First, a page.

grit paper to remove burrs. Trim the
top, letting the bearing ride along the
taped edge (Photo 9). Move the
router from left to right, keeping the
base flat on the top.
Tip: If your trimming bit gets
clogged with contact cement,
you’ll need to clean it. Turn off
the router, remove the bit and
soak it in mineral spirits. Use an
old toothbrush to remove the
Ease the sharp top edge where the
laminate meets with a bevel-trim bit
(Photo 10). Install the bevel-trim bit
in your router so only 3/16 in.or less
of the cutting edge is exposed. Bevel
the top edge only. Now step back
and admire your work.
Click any image to view a larger version.
1. Glue and clamp the buildups to the bottom of the substrate to give the
countertop a thicker, more substantial appearance. Use nails to pin the
buildups in place so they won’t shift around under clamp pressure.
2. Brush contact
cement on the
edges which are
porous and may
require two coats (let
the first coat dry
about 30 minutes).
cement on the back
of the laminate strip
when you apply the
second coat to the
edge. Use supports to
hold the substrate off
3. Use a heat gun on
curves to soften the
laminate. Press the
laminate onto the
substrate with a
4. Roll the surface of the laminate firmly to ensure a good bond to
5. Trim the top
edge of the
flush to the
substrate. Use a
bit for this
job. Be careful not
to tip the router
as you cut.
6. Smooth any
left after routing
with a file or
sanding block. Be
careful not to
round over the
edge. File only in
that pushes the
laminate into the
away from it.
7. Roll contact
and the back of
laminate. Let it
dry on both
8. Use “slip sticks”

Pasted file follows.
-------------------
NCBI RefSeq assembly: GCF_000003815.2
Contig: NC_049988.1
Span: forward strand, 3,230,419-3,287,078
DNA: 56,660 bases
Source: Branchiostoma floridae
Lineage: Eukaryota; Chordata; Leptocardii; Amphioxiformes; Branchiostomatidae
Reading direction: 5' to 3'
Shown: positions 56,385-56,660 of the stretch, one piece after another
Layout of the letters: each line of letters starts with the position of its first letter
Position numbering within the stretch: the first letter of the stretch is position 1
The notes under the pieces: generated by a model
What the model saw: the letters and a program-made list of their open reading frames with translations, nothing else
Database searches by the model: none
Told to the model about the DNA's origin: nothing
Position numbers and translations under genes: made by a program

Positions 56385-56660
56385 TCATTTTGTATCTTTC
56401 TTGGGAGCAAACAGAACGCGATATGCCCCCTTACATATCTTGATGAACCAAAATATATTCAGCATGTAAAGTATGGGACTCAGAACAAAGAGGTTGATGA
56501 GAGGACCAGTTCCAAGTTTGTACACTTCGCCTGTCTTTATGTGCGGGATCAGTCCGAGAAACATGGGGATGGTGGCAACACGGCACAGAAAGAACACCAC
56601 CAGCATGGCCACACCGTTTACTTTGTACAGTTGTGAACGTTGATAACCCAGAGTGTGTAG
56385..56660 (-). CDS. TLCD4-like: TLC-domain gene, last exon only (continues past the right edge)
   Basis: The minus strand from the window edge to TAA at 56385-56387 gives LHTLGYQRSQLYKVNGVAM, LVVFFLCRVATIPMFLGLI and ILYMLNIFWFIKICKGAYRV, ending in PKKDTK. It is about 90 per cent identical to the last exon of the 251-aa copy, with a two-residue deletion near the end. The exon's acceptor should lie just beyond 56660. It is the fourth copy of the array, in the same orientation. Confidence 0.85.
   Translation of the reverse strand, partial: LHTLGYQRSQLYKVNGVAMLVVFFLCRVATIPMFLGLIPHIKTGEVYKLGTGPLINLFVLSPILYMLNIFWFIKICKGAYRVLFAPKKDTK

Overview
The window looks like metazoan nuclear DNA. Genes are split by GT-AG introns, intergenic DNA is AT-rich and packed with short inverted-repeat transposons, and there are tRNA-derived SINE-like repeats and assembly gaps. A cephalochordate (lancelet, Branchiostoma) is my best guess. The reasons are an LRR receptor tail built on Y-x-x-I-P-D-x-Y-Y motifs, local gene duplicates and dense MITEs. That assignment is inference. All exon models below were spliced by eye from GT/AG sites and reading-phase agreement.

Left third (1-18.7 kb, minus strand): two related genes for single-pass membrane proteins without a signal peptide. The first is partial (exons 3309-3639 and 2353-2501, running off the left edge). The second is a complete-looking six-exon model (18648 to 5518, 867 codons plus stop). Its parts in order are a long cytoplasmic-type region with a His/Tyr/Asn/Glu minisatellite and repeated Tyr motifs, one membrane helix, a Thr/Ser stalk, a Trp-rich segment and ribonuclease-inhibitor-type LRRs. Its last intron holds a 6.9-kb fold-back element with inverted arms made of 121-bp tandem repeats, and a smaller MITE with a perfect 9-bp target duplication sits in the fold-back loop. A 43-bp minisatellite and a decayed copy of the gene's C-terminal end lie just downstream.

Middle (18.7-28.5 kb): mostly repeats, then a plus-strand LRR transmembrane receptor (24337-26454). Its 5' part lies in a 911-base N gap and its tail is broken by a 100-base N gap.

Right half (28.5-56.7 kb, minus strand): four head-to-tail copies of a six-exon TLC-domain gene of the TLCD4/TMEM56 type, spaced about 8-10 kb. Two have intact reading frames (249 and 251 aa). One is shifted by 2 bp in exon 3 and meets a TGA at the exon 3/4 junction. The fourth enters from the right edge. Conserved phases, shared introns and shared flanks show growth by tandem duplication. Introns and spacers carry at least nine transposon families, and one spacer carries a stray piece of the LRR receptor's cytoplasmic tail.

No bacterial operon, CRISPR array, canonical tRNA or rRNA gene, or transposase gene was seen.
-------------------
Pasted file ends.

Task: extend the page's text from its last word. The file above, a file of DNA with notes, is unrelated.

to separate the
Align the laminate
top with the
substrate, keeping a
1/4-in. overhang on
won’t be able to
move the laminate
once it touches the
substrate. Start in
the middle and pull
out the slip sticks
one by one, pushing
the laminate onto
the substrate as
9. Trim the
with the substrate
all the way around
the top. Masking
tape protects the
the bearing get
and seize up.
10. Use a beveltrim
bit to ease
the sharp edge
where the two
coat of lubricant,
such as petroleum
jelly, protects the
finished edge from
3 Ways to Cut Plastic Laminate
1. Cut the laminate with a
tool. Make at least four
firm passes to score deep
enough for a clean break.
Pull up gradually from one
end of the score to the
other (inset photo).
2. Cut the
laminate with a
circular saw. Set
the blade 1/4-in.
deep and hold the
laminate up off
your bench with
2x4s, as shown.
Use a high-toothcount,
blade in your saw.
down on the 2x4s
3. Cut laminate with a
subfence on your
tablesaw. The simple
subfence shown here fits
tight to the top of your
tablesaw so the laminate
can’t sneak under the
fence and get jammed.
A narrow strip of
down on the
letting you see